Tipu Now And Then

Tipu village is one of the youngest in Soomaa National Park. It has grown out from Halliste village (or Aliste in old sources) established on the banks of the Halliste river. The first farm estate in Tipu area was build somewhere at the end of the 18th and the beginning of the 19th century. The 1860s could be considered as the hour of birth for Tipu village. Suure-Kõpu landlord Alexander von Stryk build a sawmill and distributed the nearby land to peasants. Around this time, the landlord arranged for a road to be build to connect Kõpu and Tipu. The first half of the 20th century was the heyday of the village when it had a dairy farm, a school house, a machinery association, a post office, a library and active social life with various amateur hobby circles. There were about 240 people living in the village at that time, and 40-50 children going to the school. Before it became the school house 1895, the building was used as an inn. The school was established and maintained by landlord Stryk, he also collected the school tax consisting of 1-3 rubles a year. In 1932 the new school building, that is still standing today, was built in the place of the former sawmill.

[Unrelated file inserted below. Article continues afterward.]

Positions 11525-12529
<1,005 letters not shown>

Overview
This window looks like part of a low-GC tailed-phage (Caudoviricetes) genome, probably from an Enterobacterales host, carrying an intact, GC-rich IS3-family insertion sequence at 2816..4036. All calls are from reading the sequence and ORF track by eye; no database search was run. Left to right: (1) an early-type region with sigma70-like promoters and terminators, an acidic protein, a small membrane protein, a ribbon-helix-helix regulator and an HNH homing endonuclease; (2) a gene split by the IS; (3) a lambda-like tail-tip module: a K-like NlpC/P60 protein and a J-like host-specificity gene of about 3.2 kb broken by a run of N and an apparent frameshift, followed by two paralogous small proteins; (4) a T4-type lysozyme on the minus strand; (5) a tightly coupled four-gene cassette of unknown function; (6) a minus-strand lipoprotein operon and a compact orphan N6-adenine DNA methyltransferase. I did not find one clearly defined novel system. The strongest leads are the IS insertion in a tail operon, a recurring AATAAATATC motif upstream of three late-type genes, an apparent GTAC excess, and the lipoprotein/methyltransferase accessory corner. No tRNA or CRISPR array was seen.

There were no farm estates between Tipu and Iia, but the village had expanded all the way to Tõramaa. Since there were no roads, the farms were mostly located along the riverbanks. The major sources of income were cattle farming (the flood would kill the crops), eggs, dairy products and meat.

Due to the establishment of kolkhoz' after the SecondWorld War the individual farms were closed down. The land was nationalized in 1940, many farmers were deported, others were forced to join the new collective farms. The number of inhabitants in the villages fell rapidly. In the Soviet time floodplain meadows were established by local farming institutions, but over the years the area of floodplains that were regularly mown decreased and became overgrown.

Tipu school was closed in 1964 due to the small number of children attending. In 1968 the Univerity of Tartu started using the school building as its study base.

Today, there are almost no settlers here, former villages have become extinct and forgotten. Being the westernmost village of the nine villages in Kõpu parish, the border of Tipu is now stretched from Iia to Tõramaa, on the border of Pärnu County. Its area is 8737 ha and a big part of Tipu, consisting of 6630 ha, hosts the Soomaa National Park.